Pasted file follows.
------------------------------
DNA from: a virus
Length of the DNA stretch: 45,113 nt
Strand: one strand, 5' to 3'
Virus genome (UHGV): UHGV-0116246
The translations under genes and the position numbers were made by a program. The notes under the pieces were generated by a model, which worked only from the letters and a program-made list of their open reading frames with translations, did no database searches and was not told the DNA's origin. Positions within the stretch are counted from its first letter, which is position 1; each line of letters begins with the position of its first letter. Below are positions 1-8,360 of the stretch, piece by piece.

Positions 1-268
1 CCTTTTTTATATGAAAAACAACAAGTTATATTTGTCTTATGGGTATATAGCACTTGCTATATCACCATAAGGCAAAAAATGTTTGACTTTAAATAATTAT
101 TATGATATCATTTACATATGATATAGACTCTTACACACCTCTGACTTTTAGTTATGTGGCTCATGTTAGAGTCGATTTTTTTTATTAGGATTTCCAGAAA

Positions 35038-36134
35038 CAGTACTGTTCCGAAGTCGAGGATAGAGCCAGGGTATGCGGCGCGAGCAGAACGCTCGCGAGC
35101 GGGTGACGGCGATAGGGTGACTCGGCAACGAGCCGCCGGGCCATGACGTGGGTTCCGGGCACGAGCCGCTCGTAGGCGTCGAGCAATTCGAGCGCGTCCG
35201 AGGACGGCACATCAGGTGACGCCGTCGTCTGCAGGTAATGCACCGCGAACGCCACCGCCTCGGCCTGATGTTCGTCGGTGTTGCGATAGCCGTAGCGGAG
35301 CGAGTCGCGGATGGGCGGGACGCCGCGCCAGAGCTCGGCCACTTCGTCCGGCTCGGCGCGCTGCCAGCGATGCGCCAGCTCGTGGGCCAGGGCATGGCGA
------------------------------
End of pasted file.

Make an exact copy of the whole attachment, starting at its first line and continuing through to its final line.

DNA from: a virus
Length of the DNA stretch: 45,113 nt
Strand: one strand, 5' to 3'
Virus genome (UHGV): UHGV-0116246
The translations under genes and the position numbers were made by a program. The notes under the pieces were generated by a model, which worked only from the letters and a program-made list of their open reading frames with translations, did no database searches and was not told the DNA's origin. Positions within the stretch are counted from its first letter, which is position 1; each line of letters begins with the position of its first letter. Below are positions 1-8,360 of the stretch, piece by piece.

Positions 1-268
1 CCTTTTTTATATGAAAAACAACAAGTTATATTTGTCTTATGGGTATATAGCACTTGCTATATCACCATAAGGCAAAAAATGTTTGACTTTAAATAATTAT
101 TATGATATCATTTACATATGATATAGACTCTTACACACCTCTGACTTTTAGTTATGTGGCTCATGTTAGAGTCGATTTTTTTTATTAGGATTTCCAGAAA

Positions 35038-36134
35038 CAGTACTGTTCCGAAGTCGAGGATAGAGCCAGGGTATGCGGCGCGAGCAGAACGCTCGCGAGC
35101 GGGTGACGGCGATAGGGTGACTCGGCAACGAGCCGCCGGGCCATGACGTGGGTTCCGGGCACGAGCCGCTCGTAGGCGTCGAGCAATTCGAGCGCGTCCG
35201 AGGACGGCACATCAGGTGACGCCGTCGTCTGCAGGTAATGCACCGCGAACGCCACCGCCTCGGCCTGATGTTCGTCGGTGTTGCGATAGCCGTAGCGGAG
35301 CGAGTCGCGGATGGGCGGGACGCCGCGCCAGAGCTCGGCCACTTCGTCCGGCTCGGCGCGCTGCCAGCGATGCGCCAGCTCGTGGGCCAGGGCATGGCGA